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Activists protest Malaysian refinery plan

TAIPEI -- A group of activists from Malaysia staged a protest in Taipei Thursday against a plan by Taiwan's Kuokuang Petrochemical Technology Co. to move a controversial refinery project to their country.

Led by Johor State Legislative Assembly members Tan Hong Pin, Ee Chin Li and Chua Wee Beng, the activists gathered in front of the Presidential Office to voice their opposition to the investment plan.

They later delivered a letter of protest to the government.

At issue is a plan by Kuokuang, a subsidiary of the state-run oil refinery CPC Corp., to invest in a refinery and petrochemical complex located in Pengerang in the southern Malaysian state of Johor.

Kuokuang had originally planned to build a similar complex in Changhua, central Taiwan, but was forced to scrap the project in 2011 because it failed to pass local environmental assessments, and the company eventually decided to move it overseas.

“Malaysia is not a dumping ground,” said Chua Peng Seng, acting chairman of the Pengerang NGO Alliance, which is promoting a civic campaign to save Pengerang, originally a serene fishing village, from industrial pollution.

According to Tan, Pengerang is famous for its seafood, especially lobster, and is a major habitat of the manatee, an endangered species.

The establishment of a petrochemical industry there will severely damage the local ecology and water resources, Tan warned.

“We welcome all sectors to visit and invest in Pengerang, but not if they want to build highly polluting plants there,” he said.

In response, the Ministry of Foreign Affairs said it respects the opinions of the Malaysian protesters.

The Kuokuang investment plan is still undergoing an evaluation process in Malaysia, and the ministry has been tracking public opinion in the Southeast Asian country on the issue, said James Chou, deputy director-general of the Department of East Asian and Pacific Affairs.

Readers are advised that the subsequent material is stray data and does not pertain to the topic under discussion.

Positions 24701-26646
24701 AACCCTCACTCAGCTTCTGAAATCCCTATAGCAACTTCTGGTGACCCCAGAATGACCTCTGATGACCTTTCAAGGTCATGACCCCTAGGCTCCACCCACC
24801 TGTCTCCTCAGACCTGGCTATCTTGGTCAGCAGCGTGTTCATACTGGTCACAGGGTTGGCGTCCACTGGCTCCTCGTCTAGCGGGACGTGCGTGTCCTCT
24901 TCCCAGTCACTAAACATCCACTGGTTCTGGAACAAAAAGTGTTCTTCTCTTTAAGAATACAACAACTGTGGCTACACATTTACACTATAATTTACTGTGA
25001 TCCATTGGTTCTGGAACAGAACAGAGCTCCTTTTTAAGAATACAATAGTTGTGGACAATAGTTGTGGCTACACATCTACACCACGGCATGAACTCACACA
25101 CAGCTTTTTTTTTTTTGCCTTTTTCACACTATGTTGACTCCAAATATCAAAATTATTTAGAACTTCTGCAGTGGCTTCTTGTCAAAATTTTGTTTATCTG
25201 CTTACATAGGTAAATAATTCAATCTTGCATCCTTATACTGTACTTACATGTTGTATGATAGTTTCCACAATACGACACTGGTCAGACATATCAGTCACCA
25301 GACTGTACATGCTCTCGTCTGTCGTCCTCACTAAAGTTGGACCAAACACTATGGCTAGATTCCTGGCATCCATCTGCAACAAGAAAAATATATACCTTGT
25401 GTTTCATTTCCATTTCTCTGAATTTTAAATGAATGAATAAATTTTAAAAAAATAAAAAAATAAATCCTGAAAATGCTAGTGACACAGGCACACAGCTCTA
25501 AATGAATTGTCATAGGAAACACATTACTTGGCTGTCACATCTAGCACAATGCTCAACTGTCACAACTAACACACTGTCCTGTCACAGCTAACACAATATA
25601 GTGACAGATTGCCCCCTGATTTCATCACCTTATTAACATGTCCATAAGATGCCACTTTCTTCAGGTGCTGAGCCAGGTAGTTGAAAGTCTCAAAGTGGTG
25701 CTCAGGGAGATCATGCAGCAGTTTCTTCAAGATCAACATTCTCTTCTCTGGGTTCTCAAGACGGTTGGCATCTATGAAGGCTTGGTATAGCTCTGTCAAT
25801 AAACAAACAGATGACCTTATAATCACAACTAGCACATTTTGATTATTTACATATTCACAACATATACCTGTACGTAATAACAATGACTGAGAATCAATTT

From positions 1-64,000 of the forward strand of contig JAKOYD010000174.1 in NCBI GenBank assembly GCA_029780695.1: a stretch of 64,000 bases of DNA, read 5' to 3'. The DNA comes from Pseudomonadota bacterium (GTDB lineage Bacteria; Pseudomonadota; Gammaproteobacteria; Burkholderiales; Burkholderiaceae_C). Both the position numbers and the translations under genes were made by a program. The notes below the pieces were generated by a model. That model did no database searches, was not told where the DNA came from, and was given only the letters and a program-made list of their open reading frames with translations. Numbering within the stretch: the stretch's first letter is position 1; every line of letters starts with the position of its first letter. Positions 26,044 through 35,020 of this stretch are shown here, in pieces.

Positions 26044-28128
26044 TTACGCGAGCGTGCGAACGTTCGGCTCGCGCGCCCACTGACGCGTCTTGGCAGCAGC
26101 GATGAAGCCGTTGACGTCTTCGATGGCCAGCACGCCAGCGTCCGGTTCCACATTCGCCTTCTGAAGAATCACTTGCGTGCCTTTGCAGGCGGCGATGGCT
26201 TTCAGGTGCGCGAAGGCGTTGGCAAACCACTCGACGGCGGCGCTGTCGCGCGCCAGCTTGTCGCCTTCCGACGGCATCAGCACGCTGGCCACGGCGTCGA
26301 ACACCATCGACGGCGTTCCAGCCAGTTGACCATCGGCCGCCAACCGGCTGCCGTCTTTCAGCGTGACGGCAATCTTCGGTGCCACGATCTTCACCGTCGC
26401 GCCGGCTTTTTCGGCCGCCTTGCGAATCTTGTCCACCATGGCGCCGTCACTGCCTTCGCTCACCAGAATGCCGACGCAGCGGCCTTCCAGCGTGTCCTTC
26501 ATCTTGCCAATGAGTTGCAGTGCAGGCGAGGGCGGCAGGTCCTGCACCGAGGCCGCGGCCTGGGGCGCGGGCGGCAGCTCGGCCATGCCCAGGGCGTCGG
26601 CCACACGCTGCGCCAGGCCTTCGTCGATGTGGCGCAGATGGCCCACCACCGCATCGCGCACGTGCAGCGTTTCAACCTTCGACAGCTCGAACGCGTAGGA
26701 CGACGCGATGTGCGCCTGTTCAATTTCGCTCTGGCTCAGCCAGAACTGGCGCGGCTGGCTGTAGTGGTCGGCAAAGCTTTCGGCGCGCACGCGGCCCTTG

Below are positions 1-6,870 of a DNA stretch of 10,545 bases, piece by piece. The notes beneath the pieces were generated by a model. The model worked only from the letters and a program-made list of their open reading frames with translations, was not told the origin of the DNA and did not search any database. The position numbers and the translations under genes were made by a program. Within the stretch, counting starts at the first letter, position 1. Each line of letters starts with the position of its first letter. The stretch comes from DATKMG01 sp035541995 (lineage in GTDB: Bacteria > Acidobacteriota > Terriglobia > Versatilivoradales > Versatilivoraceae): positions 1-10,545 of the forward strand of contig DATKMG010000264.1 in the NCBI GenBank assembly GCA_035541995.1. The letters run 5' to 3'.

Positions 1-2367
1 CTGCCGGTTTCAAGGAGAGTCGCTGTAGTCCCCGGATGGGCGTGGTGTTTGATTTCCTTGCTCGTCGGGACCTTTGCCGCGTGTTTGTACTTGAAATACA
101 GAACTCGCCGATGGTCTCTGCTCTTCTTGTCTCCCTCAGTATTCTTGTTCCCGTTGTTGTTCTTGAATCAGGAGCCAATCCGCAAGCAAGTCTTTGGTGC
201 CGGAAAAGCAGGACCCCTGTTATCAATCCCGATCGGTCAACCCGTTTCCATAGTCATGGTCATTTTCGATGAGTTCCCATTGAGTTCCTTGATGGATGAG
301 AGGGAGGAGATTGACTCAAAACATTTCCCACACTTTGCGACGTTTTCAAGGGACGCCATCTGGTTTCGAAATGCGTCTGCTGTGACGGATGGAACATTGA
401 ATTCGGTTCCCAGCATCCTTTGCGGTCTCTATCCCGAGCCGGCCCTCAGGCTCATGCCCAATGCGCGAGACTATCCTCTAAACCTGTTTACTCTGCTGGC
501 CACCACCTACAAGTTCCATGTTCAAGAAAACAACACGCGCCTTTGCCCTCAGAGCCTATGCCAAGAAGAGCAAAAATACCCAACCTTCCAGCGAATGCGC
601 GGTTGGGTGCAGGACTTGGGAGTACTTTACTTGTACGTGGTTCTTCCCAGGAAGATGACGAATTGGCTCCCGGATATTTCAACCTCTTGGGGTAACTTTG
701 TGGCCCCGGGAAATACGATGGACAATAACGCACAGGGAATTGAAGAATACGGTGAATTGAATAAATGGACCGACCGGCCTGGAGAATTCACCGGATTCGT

1 Comment
July 19, 2013    clh0728@
This goes to show how democratic, or perhaps, liberal, Taiwan is. If this is done in Singapore or Malaysia, it would be classified as illegal assembly and the protesters will be charged and jailed. For example, 30-odd Malaysians protested in Singapore the recently concluded Malaysian General Election and the Singapore authorities charged these protesters in court for illegal assembly and issued a stern warning that Singapore do not tolerate politics of a foreign country to be imported into the local scene. The Malaysian protesters who are either students or workers with work permit, had their permits revoked and repatriated. They merely light candles as a vigil. It does not disturb the peace. There were no chanting, no noise and no banners.

What a world of difference. Taiwanese should count their blessings and indeed Taiwan is practicing democracy.
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Tan Hong Pin, a Legislative Assembly member of Malaysia's Johor State, left, and other protesters demonstrate in front of the Presidential Office in Taipei, yesterday. Protesters rallied against a plan by Taiwan's Kuokuang Petrochemical Technology Co. to move a controversial refinery project to Malaysia. (CNA)

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